Gratitude on this National Day of Mourning

My 10th great-grandfather arrived to what is now known as Plymouth, MA on the Mayflower in 1620.  This means that a not insignificant amount of my family legacy involves direct participation in the colonization, genocide, and erasure of Native peoples and the theft and resource extraction of their lands. This was very present to me as I stood in solidarity with the Protectors at Standing Rock.

Also present was the ancestral trauma that our Native relatives bear. Science is confirming what many have instinctually known for generations: that the diseases that disproportionately affect the populations in the US who bear the brunt of institutionalized white supremacy – diabetes, heart failure, and addiction – are diseases of trauma. If my Native brothers and sisters have to bear the weight of the trauma, the legacy of the ongoing war that has been waged on them for 500 years, don’t I have to bear the weight of participation and complicity in that war?

My family, for multiple generations now, has been populated largely by socially progressive well-meaning white folks who have, knowingly or otherwise, benefitted greatly from the imperialist white-supremacist capitalist patriarchy. All my ancestors that I have known have been good people with good hearts and good intentions. And yet, our collective impact has not always reflected those good hearts.

I want to be clear: I’m not consumed with guilt or self-hatred because of this legacy, a common hallmark of white fragility. Rather, I am grateful to have the clarity, courage, and power to participate in the dismantling of a system that has benefited me and my family, while doing unspeakable harm to so many. The thing is that right now, the harm must be spoken. It can no longer be deemed unspeakable, hidden in the shadows, or whitewashed and mythologized. (It is also important to name the participating in these structures has compromised our own humanity. We have harmed ourselves.)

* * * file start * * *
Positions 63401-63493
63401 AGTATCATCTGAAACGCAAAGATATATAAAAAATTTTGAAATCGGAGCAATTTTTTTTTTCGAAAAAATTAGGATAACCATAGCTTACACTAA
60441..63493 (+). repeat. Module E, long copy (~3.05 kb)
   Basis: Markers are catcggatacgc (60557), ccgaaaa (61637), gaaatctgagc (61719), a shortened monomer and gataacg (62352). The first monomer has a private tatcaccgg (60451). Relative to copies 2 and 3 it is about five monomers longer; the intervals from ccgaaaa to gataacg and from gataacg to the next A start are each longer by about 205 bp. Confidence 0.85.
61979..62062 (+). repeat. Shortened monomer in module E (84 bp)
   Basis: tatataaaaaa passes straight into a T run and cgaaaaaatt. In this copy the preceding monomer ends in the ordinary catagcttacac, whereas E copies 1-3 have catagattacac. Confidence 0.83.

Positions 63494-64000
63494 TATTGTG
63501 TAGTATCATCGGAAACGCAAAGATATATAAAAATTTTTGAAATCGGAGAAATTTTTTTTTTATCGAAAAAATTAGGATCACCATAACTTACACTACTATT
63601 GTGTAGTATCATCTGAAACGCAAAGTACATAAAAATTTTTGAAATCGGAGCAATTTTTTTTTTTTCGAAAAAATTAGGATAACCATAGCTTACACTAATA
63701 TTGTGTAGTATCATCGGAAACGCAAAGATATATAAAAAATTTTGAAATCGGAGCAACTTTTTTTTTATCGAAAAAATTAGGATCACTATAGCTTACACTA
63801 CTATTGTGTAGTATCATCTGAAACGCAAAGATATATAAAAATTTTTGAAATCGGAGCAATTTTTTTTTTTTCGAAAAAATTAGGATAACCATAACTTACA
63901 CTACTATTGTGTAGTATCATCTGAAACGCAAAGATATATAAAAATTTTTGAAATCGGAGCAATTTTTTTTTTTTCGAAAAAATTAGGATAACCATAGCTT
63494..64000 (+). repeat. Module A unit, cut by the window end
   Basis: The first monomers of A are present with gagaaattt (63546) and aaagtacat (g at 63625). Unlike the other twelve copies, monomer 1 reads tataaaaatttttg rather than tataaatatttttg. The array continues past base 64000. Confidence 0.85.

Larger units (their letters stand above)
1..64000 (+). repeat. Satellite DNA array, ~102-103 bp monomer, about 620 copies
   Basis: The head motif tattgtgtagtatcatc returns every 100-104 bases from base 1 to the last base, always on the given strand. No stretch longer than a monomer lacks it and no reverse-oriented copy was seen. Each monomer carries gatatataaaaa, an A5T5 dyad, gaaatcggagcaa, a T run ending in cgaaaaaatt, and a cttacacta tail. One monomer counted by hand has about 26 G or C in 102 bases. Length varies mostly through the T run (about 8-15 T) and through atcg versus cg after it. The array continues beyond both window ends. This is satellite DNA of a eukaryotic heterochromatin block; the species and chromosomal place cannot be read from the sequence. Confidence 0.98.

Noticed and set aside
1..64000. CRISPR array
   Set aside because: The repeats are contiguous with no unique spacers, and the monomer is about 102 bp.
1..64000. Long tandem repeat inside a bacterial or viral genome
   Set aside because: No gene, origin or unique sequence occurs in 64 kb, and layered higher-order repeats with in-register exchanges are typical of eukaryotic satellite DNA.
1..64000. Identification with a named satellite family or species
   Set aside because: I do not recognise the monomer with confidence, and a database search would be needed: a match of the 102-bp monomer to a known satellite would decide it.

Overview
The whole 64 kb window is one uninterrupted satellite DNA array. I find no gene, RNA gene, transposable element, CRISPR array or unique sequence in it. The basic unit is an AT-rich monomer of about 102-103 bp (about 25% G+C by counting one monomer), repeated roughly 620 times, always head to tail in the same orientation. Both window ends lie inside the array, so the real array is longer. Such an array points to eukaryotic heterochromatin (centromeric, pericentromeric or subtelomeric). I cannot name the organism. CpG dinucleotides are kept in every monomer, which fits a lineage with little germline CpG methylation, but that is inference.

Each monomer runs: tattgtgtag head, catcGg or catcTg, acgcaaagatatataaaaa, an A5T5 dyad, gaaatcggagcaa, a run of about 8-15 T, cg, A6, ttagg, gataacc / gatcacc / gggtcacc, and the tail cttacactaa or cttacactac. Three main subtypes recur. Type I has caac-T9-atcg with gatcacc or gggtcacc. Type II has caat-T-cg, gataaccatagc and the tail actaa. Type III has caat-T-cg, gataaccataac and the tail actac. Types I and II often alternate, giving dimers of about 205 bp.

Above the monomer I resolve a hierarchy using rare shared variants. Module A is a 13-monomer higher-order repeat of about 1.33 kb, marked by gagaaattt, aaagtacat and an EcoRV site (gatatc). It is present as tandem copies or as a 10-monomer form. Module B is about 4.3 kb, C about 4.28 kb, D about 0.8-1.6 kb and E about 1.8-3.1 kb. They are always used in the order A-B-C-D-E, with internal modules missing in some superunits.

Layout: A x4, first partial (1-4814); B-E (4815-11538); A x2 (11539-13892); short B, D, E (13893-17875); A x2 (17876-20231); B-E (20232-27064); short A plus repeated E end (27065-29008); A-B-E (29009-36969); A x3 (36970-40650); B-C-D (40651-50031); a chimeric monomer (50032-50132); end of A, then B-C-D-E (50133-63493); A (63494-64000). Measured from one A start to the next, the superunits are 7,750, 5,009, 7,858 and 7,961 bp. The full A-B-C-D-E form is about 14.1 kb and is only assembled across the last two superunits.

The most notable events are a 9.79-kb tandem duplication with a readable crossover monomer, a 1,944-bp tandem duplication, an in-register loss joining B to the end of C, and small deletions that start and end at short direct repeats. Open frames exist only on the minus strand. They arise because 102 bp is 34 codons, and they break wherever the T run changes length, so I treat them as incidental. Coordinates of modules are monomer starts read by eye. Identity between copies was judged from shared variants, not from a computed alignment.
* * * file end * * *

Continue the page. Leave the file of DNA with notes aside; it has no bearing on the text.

The last day I was in Standing Rock, I said goodbye to the elders, thanked them for their hospitality, for their bold prophetic voices, and for showing the world what prayerful, peaceful resistance can do. As I looked into the eyes of a man in his 70’s I told him of the legacy I bear within my bloodline and I told him I was committed to building a new legacy. He hugged me for a long time, thanked me, and wished me well on my journey home.

A National Day of Mourning has been organized by the United American Indians of New England each Thanksgiving Day since 1970. This day questions the Pilgrim Mythology and centers the ongoing struggles of Native peoples. I’ve been aware of this day for many years and have tried each year, in my own way, to observe the day in that spirit. Too many times, my observation has been quiet and personal because I did not know how to reconcile customs with the realities of history.

This year, I am going to accept the invitation into paradox. I am going to practice gratitude with my family and loved ones while openly rejecting whitewashed versions of history that only serve to perpetuate the violence that has brought us to where we are today. I am going to follow the example set by my native relatives at Standing Rock and commit to building relationships where we can uphold each other’s dignity, share in truthful storytelling, and break bread with broken hearts and soaring spirits.

As a sacred activist, I cannot describe the feeling of seeing sacred activism at work on a large scale at Standing Rock.  I felt very grateful for my years and years of yoga practice, which have taught me how to hold myself accountable in love, how to be uncomfortable, and how to participate in the restoration of myself and others into wholeness. On that holy ground I was given the opportunity to feel the immense pain of what people – my people – have done AND be shown the path forward.

This path is not an easy one. It will require some collective mourning, some collective amends-making, and a collective commitment to dismantling all the interlocking systems of oppression. On this National Day of Mourning, I am especially celebrating with a grateful heart the opportunity to live at this time when the veil has been lifted. The work that needs to be done on a personal and national level is very clear now. The unspeakable has been spoken. So, we listen deeply and we respond with mournful, grateful, open hearts.